U.S. stocks have increased in value about 6.5% per year, nearly the same as our economy’s growth rate since 1962. When you add stocks’ approximately 3% annual dividends, U.S. equities have appreciated more than just about any other asset class since the 1960s, approximately doubling in value every 10 years. Looked at another way, the purchasing power of your dollars has fallen approximately in half every 17 years during the past 50 years. Warren Buffett wrote in Berkshire Hathaway’s 2015 annual report celebrating the 50th anniversary of his business that, “It now takes $1 to buy what could be bought for 13¢ in 1965.” That is three doubles over fifty years, approximately 4% cost inflation per year!
According to Jim Grant in the June 26, 2015 Grant’s Interest Rate Observer “The Federal Reserve’s mission is to cause the price level to rise by five-fold over the course of a healthy lifetime. This is the honest meaning of a 2% inflation target. Central bankers call it “price stability.” While the Federal Reserve might say they target 2% annual inflation, the actual number, in our opinion, has been nearly twice that amount. As Yogi Berra would say, “A nickel ain’t worth a dime.”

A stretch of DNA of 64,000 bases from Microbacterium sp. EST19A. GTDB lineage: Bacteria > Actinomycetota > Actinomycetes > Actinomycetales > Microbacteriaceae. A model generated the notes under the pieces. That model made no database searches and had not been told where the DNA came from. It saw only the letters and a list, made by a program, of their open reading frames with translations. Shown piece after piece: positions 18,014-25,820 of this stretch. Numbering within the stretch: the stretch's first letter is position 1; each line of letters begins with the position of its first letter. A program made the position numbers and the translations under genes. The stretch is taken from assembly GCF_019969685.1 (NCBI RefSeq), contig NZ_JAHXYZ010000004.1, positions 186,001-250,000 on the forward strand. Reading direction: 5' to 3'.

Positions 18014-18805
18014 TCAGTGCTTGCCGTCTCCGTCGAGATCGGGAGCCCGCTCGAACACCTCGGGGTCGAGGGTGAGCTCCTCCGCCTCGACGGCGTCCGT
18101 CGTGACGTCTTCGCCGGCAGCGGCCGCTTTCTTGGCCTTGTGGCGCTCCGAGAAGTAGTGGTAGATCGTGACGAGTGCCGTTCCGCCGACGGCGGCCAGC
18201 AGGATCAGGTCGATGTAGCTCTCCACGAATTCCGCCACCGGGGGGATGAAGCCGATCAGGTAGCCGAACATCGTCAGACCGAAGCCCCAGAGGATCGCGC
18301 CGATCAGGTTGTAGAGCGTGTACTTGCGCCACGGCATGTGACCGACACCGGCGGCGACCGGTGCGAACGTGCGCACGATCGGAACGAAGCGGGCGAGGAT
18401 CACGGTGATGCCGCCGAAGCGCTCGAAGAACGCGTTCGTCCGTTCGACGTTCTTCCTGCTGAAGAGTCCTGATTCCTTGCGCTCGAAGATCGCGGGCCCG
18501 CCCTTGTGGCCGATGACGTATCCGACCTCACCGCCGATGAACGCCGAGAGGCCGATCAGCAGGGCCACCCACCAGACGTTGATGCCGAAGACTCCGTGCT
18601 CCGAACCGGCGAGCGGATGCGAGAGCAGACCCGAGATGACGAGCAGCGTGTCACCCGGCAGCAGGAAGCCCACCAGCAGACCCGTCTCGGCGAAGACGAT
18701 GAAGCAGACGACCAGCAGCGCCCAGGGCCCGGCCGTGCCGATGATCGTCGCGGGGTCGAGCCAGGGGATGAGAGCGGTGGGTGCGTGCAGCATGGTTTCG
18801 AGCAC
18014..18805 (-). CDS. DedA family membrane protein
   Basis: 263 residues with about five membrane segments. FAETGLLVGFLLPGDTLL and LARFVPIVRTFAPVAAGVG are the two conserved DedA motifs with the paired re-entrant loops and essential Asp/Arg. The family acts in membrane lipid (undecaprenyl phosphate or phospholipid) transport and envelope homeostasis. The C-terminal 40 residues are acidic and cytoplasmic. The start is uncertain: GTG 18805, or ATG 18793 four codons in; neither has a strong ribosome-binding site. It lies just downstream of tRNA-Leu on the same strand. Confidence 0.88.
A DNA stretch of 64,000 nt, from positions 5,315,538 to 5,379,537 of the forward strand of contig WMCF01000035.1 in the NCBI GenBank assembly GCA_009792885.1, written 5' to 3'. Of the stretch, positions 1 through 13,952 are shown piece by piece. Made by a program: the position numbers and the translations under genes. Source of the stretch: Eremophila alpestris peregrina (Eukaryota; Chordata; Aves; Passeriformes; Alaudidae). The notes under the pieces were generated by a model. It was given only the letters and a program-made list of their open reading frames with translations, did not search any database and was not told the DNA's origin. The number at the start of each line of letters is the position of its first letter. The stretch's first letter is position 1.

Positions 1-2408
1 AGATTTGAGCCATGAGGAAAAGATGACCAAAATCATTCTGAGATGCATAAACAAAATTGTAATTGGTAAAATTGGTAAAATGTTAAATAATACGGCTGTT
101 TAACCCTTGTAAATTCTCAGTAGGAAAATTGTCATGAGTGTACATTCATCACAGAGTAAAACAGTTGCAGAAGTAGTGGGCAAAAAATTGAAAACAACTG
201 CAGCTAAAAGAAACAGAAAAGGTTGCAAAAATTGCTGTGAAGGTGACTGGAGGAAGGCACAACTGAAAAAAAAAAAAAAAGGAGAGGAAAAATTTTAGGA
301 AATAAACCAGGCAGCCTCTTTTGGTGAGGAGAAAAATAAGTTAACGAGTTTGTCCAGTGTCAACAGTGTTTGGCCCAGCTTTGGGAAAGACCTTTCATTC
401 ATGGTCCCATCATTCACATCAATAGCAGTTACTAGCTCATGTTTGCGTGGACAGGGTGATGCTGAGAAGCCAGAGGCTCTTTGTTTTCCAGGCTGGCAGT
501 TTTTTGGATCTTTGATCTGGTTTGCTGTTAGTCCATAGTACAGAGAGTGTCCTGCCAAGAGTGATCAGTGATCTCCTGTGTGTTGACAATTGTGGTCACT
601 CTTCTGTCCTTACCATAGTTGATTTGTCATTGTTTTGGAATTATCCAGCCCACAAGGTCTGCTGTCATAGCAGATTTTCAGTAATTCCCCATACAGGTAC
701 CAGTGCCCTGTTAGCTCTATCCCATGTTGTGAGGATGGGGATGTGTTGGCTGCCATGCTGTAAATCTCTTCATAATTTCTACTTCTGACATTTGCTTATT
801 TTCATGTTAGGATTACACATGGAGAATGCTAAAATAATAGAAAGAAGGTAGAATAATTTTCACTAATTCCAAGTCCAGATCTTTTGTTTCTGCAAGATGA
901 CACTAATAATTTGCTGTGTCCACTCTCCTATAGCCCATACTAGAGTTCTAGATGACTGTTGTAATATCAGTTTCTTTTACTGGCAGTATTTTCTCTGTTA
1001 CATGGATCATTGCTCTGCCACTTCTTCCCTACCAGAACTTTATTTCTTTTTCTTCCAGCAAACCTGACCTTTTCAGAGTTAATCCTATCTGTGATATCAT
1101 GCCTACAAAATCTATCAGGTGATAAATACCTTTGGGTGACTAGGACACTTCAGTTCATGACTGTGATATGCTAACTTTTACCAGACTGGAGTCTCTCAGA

We invested in United Inns early in my career. That company was then Holiday Inns’ largest franchisee. Tom Kizor, United Inns’ Vice President and CFO, never tired of telling me, “There’s a lot of good that comes from 2.5% annual inflation.” I didn’t fully understand what he meant in 1982. I do now.
On September 16, 2013, Barron’s published an Editorial Commentary, “No Time Like the Present.” The author reported that “average Americans today are much more prosperous than they were 60 years ago.” Their life expectancies are far longer; their health better; and everyday conveniences are far greater than during the 1950s. “Consumer goods that ordinary Americans can afford today were unavailable then to even the wealthiest Americans.” As evident from a ubiquitous Sears catalogue of that era, “nearly every consumer good costs less work time today than it did back in that mythical golden era.” While most things except technology and commodities cost more in absolute terms, the amount of time you need to work to afford those goods has fallen sharply.